I think there is no such thing as spontaneous order, and even insisting on spontaneous order raises the suspicion of social determinism.
It may even lead to the strengthening of social Darwinism. Social Darwinism, which is widely accepted by liberals, opens the door to killing the weak. Proponents of Social Darwinism believe that affected by the work of nature, the weak should be passed over, as nature cruelly destroys the weak. They believe in the survival of the fittest. I consider this view of society dangerous.
Radical liberals insist that the entire society be in the service of their agenda to increase wealth and power! Accordingly, they view society as a tool. Government charity centers have been established mostly with the motive of preventing social riots. Society does not naturally accept becoming a tool. Society wants opportunities for material and spiritual growth to be available for everyone. Even for the child of a simple worker, the possibility of growth based on his talents should be provided. Justice wants to give a positive answer to this logical demand and the right of society.
My question to Hayek is that in democratic societies, the government and social elites are something separate from the body of society? Is it not the people and the majority of the members of the society who elect representatives to run the society? If the people choose elites as their representatives in order to determine social order and rules, what are the rational problems? Or if the people of the elected government make themselves responsible for monitoring the implementation of social rules and in certain matters, what problems will arise logically? Isn’t this method more compatible with free will?
Of course, the liberals’ concern is correct in one sense. Elitism and disregard for people is definitely against justice. Also, creating big governments and taking work from the people and centralizing it in the government is definitely against justice. I consider this concern that the elites elected by the people or the government elected by the people may turn to tyranny.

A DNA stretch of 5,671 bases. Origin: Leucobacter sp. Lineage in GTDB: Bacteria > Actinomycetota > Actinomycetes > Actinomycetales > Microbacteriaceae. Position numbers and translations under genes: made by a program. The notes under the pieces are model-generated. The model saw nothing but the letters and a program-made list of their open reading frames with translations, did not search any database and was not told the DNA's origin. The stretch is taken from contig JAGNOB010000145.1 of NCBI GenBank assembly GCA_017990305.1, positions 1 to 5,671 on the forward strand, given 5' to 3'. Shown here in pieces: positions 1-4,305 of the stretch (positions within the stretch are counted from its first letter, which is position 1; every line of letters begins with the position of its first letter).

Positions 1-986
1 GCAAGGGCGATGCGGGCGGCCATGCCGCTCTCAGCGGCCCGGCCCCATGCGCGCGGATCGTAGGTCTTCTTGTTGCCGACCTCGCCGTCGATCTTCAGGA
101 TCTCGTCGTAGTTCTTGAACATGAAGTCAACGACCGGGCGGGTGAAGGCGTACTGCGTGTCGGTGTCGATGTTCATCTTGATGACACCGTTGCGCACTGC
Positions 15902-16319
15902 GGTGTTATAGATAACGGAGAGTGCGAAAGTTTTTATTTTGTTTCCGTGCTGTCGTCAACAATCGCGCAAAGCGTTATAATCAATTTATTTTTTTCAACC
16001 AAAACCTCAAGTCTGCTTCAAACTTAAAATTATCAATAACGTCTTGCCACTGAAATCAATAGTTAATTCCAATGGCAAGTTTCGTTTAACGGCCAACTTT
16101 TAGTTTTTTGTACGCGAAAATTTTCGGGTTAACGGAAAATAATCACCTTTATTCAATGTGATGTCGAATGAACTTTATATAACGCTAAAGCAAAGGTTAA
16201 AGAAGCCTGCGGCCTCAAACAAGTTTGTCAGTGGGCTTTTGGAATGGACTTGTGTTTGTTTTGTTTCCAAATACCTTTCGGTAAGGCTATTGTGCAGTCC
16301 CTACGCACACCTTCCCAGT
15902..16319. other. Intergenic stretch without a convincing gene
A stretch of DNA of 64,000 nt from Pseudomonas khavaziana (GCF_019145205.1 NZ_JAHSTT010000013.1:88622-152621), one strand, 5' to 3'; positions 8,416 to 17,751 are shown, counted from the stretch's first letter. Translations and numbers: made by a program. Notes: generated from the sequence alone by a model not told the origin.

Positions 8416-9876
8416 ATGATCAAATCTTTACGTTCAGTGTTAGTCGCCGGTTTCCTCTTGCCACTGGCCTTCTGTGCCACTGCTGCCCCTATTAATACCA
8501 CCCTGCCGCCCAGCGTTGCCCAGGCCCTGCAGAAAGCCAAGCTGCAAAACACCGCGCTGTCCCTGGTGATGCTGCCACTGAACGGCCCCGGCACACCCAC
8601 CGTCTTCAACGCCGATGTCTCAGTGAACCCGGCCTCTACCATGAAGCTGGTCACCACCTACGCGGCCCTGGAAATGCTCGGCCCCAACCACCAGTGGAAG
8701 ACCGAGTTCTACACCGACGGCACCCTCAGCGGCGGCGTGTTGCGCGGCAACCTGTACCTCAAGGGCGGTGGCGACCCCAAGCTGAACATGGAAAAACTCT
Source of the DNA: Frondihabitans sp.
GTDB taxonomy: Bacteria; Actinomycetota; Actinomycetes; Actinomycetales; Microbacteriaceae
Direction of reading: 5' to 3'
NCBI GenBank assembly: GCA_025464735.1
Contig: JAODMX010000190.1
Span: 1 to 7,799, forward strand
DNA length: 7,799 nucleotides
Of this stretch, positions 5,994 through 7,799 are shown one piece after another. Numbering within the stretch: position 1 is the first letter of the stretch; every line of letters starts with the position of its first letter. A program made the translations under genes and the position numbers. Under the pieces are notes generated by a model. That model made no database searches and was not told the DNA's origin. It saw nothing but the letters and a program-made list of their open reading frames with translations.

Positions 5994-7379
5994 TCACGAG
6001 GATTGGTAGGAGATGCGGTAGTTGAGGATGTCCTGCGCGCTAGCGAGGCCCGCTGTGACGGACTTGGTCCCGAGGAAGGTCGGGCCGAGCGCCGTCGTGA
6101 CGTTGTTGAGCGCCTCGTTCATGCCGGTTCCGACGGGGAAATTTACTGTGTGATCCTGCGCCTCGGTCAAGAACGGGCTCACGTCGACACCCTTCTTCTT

Perhaps if we are looking for a more realistic theory of justice, it is a more realistic theory that has been able to establish a link between individual freedoms and social rights. In addition, he has been able to stop the tyranny of the elites in addition to using the elites. It can also prevent the concentration of power by restraining and distributing power. In my opinion, true justice does not seek to suppress elites or suppress the government in the name of freedom, but seeks to adjust elites and the state in favor of individual freedoms and public rights.
Let me make a point here. You see, if social justice policies are implemented, it is no longer known that there will be a concentration of wealth similar to the concentration of wealth that occurs in the capitalist system. In addition, wealth is not concentrated in one place and circulates like blood in the veins of society. Therefore, the face of individual and social life of people in the world will change. The art of a theorist of justice is to clarify the prospects of development in case of the realization of justice for his audience. Of course, the likes of Rawls have theorized in the field of justice in such a way that the structure of economic liberalism does not falter. However, not all theorists of justice guarantee that the edifice of liberalism will not be shaken.
The discussion of justice in political philosophy in our time grew with John Rawls, but it stopped with John Rawls. That is, it did not change much after Rawls.
Many of today’s discussions are reinterpretations of Rawls’s theory. However, I believe that Rawls’s theory works mainly for liberal societies. I think we should first open the way to criticize Rawls’s theory; then create the opportunity for new theories.
It should be noted that the realization of justice requires the participation of the people and the government. Of course, I believe that the role of the people, i.e. the mass of the people, popular institutions, associations and civil unions, the private sector in the economy, and independent parties and media, is more important than the government in achieving justice, but the government, whether in supervisory affairs or in matters that it itself He must do it head on, he has a heavy responsibility. In order for the people and the government to closely cooperate with each other to implement an appropriate level of justice, two things are very important: first, the correct perception of justice and second, turning justice into a common discourse in society.